Wednesday, April 27, 2005

Security Principle: Separation of Privilege

There is an excellent article on by Daniel Hanson that talks about the downfall of running any system as an administrative account. Daniel makes an excellent reference to the Linspire way of doing things, which follows Microsoft and runs all users as root. As Daniel so eloquently points out, running as root is like putting all of your vegetables in the same pile -- if one of them begins to rot, the rest will most likely begin rotting and you will have no more vegetables left. On the other hand, if you put restrictions on your users and run with Least-privilege User Access, you will be able to maintain the integrity of your system. One of the fundamental elements of Information Security is integrity (CIA) -- which is making sure that your data is the same now as when you put it there. If you run all of your users as root, or even you run as root as you surf the web and check your email, you run a significant risk of losing control of the integrity of your data.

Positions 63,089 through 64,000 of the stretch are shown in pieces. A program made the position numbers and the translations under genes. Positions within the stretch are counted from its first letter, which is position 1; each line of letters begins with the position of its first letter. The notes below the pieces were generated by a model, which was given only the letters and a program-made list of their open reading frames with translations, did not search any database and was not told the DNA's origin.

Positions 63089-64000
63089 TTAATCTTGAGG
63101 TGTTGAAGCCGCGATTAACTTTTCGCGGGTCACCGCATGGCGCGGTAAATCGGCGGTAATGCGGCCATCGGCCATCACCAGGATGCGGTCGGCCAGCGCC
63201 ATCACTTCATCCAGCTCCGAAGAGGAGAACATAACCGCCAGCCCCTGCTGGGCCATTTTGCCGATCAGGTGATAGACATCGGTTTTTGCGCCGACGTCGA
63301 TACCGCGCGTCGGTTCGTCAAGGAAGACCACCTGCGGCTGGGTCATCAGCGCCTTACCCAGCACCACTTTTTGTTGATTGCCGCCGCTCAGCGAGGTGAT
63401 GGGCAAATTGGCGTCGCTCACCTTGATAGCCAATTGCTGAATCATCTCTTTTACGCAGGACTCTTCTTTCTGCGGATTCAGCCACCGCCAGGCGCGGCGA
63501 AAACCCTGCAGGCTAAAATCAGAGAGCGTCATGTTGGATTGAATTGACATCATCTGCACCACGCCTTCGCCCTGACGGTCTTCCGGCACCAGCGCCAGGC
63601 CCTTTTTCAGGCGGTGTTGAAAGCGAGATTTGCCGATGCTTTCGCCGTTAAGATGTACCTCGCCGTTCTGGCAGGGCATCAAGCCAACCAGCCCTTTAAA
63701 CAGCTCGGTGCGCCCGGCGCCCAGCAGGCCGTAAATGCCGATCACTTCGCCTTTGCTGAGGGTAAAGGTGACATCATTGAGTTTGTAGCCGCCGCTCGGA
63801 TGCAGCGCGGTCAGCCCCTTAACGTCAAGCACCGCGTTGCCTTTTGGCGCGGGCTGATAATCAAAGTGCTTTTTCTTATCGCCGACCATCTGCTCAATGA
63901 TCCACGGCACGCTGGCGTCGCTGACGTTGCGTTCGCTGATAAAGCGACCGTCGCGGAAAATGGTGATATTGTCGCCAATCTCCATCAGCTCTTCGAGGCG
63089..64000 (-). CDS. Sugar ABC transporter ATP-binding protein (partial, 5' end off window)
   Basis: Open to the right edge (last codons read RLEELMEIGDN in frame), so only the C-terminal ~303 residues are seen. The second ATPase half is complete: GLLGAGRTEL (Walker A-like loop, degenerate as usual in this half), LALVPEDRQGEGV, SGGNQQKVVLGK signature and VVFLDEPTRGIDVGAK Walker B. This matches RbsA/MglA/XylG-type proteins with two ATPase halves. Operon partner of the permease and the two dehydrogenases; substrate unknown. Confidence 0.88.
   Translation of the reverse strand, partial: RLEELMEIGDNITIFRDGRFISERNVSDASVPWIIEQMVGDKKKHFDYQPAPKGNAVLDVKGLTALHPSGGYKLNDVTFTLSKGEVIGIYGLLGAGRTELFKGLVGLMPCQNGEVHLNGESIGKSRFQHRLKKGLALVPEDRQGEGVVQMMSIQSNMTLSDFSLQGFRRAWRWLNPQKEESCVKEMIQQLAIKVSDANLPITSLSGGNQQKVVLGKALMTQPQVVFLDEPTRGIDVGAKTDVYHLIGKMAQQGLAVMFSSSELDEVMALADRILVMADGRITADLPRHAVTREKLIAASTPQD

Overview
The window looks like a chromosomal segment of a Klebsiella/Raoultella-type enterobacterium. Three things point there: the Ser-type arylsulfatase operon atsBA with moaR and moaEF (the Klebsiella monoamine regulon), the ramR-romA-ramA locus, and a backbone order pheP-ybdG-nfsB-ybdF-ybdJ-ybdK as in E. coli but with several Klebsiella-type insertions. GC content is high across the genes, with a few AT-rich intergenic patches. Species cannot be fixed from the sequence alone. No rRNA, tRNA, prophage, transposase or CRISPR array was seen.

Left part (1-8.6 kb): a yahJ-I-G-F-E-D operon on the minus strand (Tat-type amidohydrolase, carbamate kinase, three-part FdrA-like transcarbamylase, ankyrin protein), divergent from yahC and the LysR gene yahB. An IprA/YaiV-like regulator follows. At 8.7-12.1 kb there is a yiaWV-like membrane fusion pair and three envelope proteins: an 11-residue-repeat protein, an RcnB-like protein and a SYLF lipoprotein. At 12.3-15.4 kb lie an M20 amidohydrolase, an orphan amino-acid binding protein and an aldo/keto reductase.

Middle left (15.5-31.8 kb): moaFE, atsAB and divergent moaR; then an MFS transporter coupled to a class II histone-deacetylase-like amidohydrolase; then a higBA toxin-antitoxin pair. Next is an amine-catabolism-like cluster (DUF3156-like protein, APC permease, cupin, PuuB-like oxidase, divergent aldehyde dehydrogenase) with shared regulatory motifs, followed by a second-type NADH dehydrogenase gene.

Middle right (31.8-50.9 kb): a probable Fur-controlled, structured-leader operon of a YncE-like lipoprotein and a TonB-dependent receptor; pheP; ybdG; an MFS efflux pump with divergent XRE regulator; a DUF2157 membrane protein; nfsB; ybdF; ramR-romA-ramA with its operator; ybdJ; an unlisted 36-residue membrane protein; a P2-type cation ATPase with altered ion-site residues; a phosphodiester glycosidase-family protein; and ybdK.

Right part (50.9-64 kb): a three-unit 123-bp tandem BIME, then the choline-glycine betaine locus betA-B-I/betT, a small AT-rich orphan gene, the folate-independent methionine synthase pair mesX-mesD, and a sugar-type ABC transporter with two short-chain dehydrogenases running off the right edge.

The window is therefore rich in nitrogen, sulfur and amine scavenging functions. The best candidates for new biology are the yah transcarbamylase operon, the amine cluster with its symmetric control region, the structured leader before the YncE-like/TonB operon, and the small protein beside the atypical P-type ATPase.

It is always easier to run as root until you lose some data. This can be compared to the person who doesn't believe they need to backup their data -- they will quickly change their mind after they lose critical data (although some people never do learn and that idea must be applied here). If Linspire has to go through the same maturity lesson that Microsoft has gone through then it will be a stain on the reputation of Linux as part of the operating system.

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